Now you can look at art by Husain, Raza, Souza, Ravi Varma and Padamsee, all under one roof, at Archer Art Gallery’s Inaugural Exhibition containing a breadth of masterworks of Indian contemporary and modern art. Antrang is another art show that’s happening this week, which brings together a group of 6 young artists.
Featuring Love Ni Bhavai actor Pratik Gandhi, the Gujarati play Sir Sir Sarla, about a professor and his students, is coming to town this Saturday. Other theatrical acts in line are Gardish Mein Taare, a fictional work inspired by the romance between film director Guru Dutt and his wife Geeta; and Vaaras, a Gujarati play about a Christian girl who moves in with her partner’s family before marriage.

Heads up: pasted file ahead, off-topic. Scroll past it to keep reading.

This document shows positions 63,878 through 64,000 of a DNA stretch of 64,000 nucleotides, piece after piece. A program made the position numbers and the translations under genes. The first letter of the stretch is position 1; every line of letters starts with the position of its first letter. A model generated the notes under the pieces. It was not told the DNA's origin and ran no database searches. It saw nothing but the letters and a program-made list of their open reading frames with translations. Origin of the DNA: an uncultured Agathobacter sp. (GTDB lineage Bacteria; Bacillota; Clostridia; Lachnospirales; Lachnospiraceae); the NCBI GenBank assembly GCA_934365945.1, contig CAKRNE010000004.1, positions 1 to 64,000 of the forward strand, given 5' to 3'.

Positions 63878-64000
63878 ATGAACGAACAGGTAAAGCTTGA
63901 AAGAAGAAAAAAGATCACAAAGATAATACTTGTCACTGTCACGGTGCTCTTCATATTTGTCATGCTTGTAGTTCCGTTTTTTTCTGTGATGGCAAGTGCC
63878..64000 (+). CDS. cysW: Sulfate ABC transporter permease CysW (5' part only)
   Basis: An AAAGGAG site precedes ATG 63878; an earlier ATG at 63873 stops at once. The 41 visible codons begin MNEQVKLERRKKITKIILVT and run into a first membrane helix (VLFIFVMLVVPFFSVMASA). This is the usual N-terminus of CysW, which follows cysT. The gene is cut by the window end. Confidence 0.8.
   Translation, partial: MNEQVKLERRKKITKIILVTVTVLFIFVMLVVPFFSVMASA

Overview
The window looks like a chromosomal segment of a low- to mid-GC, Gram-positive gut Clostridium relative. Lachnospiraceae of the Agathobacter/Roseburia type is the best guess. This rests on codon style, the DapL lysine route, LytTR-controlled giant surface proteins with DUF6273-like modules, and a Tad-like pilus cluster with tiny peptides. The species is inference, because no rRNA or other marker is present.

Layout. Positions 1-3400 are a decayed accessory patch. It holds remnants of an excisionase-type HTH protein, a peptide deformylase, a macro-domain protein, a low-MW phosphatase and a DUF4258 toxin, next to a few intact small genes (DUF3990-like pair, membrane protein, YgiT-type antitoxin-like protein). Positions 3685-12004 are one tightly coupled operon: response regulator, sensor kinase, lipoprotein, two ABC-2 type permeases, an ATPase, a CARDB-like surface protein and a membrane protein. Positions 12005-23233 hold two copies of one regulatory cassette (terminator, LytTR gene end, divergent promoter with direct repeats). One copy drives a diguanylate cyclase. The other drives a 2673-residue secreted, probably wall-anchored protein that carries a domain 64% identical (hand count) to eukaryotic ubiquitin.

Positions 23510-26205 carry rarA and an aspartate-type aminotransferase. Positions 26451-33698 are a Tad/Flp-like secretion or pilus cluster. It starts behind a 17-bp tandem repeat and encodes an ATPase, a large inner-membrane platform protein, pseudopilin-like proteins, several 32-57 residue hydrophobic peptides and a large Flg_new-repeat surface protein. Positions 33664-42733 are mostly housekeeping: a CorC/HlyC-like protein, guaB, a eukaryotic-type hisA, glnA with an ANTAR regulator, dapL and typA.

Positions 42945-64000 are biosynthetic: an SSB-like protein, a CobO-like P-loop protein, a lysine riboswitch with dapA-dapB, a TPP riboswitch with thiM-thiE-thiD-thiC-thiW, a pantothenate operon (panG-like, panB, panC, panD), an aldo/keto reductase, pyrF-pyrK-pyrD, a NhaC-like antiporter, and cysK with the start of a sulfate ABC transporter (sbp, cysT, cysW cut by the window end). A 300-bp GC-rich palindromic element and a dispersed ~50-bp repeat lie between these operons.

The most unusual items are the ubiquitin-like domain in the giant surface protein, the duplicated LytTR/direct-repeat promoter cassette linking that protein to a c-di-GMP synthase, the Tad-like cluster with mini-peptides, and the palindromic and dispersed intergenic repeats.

If you’re looking for something creative for your child, don’t miss the Theatre Festival for Toddlers next week, a 5-day festival of plays meant exclusively for children, brought to the city by theatre groups from Mumbai and Delhi.
Budding writers and bloggers can share their work and get feedback at the Writers Group Meet happening at the British Council Library this Sunday. Poet Ankit Trivedi, meanwhile, is all set to celebrate Friendship Day with you on August 5, with his show Dost tara naam par!
The inspiration for Ahmedabad Art Weekly #171 is Gujarati poet and journalist Balmukund Dave. Born in Vadodara district in 1916, Dave worked as a journalist for three decades at Navjivan, retiring from which, he joined Lokjivan as an editor. He wrote poems in the form of folk tunes and devotional songs, with themes of love and spirituality, respectively. His first poem Dhruvakhyan was based on the mythological character of Dhruva, and his poem Hari no Hansalo was a Bhajan-style work devoted to Mahatma Gandhi after his demise. Dave received the Kumar Suvarna Chandrak for his contributions to literature.